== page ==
I'm sorry for having gone on for so long. I would very much appreciate any advice you have. I would prefer if you did not use my name or the specifics of my situation if you answer this question.
Thank you so much,
Dear [name withheld]--
You do not have to live life in the way your parents have had to live it. Each of us gets only one body and one life. At some point, one must choose adulthood, which means ending psychological enmeshment with ones family of origin, and seeing oneself as a self-motivated entity, not merely as the offspring of a couple of other humans. Although this does sound lonely, and in a way is the very essence of loneliness, those who embrace it fully usually become more capable of real friendship and real relationships, which are based less on fear and more on choice. In other words, although the first move away from the security of the neurotic family group may feel lonely, the end result often is the possibility of finding the only real relief from loneliness: the relationship of two mature alonenesses. It sounds to me as if you are coming to that point, and I encourage you to soldier on.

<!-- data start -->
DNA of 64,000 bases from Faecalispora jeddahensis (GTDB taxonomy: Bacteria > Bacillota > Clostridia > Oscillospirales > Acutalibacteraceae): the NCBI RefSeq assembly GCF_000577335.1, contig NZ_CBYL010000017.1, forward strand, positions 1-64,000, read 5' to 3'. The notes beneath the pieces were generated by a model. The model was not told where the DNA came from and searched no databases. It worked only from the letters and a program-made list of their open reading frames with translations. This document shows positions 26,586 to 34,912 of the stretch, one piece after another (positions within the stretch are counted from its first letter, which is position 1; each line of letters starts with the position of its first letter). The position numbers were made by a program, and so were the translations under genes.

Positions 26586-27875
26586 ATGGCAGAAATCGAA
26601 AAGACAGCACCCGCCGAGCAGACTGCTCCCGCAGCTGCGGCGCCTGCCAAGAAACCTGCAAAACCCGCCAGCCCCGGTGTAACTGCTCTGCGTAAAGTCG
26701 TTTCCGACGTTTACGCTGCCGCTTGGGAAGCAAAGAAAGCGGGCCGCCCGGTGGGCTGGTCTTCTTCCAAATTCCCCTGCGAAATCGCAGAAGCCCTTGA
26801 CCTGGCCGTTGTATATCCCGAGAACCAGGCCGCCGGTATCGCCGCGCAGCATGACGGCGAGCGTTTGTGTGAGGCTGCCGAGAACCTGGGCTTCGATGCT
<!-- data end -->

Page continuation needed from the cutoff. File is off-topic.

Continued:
One practical point is this: if you want to have the kind of friends who ring you up on the weekends, you need to be that kind of friend. I suggest that you begin by planning to phone anyone who appeals to you as a possible friend, and simply suggesting to her or to him that the two of you get together on a free day to enjoy some activity together. Don't be discouraged even if one or two people turn you down. Just keep going. Most of us need friendship, and enjoy having it offered to us. You be the one to offer--it will help you.